If the seller insists that the lenses were not scratched and will not agree to paying the return shipping (and refunding any original shipping), then contact eBay to have them intervene. They generally go along with the buyer in these types of disputes.

I ordered a Swaro SLC 8X42 HD WB, the prior generation, from a Canadian camera shop about a year or so ago. The photo and descriptive data were all of that model. What arrived was the newer model which I did not want. The seller made a mistake in the listing and the product was not as listed. He gave me a full refund and picked up all shipping costs both ways. Fortunately their was no argument on who was at fault and the return and refund went well. I think it was about $70 to ship it back. I think I took about a $3 hit in how the refund was handled but it was no big deal.
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Last edited by BruceH : Thursday 30th November 2017 at 23:44. Reason: Spelling fix
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Old Monday 12th February 2018, 03:19   #31
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Hi everyone, newbie here. I just bought an used Swarovski EL 10X42 on ebay. When I received the binoculars I did an inspection on all lens and found some scratches on the right eyepiece. To be honest, I can't notice anything abnormal when I'm looking through the binoculars, but it does bother me as I know it's there. My question is: does this kind of scratches really affect the optical quality of the binoculars? Should I just return it and get the refund (will lose approx. $150 due to the ridiculous Paypal currency change rate)?

Thanks,
Scott
I inherited a pair of 8x50 Swarovski. My brother in law died and my sister was going to give them to the GoodWill if you can believe it. She didn't care even after I told her what they were worth. I asked for and got them but they had been on dozens of elk hunts and they had all kinds of tiny thin light scratches on the lenses. I was bummed until I looked through them. They blow away any other of the dozens of pairs of other brand binos I've owned.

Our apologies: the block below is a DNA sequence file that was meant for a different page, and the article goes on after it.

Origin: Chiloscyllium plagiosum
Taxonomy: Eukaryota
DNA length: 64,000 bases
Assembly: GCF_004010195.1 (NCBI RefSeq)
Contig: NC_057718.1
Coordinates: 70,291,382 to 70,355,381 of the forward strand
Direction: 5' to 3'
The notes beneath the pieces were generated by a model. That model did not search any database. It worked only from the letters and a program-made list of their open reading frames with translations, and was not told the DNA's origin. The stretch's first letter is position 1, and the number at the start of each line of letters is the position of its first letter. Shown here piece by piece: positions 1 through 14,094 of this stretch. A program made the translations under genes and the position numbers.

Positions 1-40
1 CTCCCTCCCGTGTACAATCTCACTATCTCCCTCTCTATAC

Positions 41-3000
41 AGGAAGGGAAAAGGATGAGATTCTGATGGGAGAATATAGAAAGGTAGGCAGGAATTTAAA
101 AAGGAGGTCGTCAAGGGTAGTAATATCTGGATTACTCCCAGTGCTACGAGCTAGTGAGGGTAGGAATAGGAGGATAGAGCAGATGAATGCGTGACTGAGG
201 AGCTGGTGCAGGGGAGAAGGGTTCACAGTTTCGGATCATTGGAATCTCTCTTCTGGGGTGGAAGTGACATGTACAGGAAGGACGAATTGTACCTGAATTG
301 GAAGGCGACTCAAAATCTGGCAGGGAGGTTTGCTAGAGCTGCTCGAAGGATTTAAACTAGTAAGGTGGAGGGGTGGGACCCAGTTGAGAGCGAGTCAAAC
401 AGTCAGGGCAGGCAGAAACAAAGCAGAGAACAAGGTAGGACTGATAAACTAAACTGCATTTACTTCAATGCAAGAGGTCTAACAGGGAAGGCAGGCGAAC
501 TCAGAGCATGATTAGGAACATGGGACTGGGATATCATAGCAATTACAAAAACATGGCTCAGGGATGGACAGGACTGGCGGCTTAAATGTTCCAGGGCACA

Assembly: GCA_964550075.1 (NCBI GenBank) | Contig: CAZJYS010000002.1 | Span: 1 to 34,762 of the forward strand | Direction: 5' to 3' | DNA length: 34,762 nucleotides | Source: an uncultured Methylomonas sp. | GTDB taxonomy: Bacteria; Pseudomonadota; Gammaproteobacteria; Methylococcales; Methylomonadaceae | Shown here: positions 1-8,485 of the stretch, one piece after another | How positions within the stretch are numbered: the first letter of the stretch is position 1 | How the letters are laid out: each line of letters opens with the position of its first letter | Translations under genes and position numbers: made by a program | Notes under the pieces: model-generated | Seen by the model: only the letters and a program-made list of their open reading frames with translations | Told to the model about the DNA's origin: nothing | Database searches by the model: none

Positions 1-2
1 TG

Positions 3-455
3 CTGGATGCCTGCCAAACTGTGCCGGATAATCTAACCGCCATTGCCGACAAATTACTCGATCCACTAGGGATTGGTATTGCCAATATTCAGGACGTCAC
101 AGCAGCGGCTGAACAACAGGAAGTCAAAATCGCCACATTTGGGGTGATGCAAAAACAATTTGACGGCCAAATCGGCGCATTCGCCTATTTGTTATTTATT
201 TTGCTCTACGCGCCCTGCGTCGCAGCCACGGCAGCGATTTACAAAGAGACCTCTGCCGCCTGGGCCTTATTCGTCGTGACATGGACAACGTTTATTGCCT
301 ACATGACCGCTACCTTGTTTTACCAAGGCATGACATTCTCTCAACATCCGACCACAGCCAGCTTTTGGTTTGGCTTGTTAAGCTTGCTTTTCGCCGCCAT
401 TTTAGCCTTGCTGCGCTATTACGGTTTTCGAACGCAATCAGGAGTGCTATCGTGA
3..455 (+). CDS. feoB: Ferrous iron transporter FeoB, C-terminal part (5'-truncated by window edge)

If it looks good when you look through them then they are still good IMO. It's the view that counts. However the seller should have mentioned the scratches. I think based on that he should accept a return if you want it. Full disclosure should be the rule.
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Last edited by black crow : Monday 12th February 2018 at 03:27.
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Old Monday 12th February 2018, 08:10   #32
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Thanks Joachim. The description said the glass is perfect. Obviously, this is not a perfect glass. The seller insists there was no scratch when the binoculars left his door. So he can accept return but will not do partial refund.
Rabbix, since the value, and especially the 'salability', would be affected I think a return would be the cleanest solution. The only thing which is not clear is whether the seller would refuse to pay return postage. If so, the dispute procedure is effective and only takes a couple of button-presses.

Last edited by chris6 : Monday 12th February 2018 at 08:13.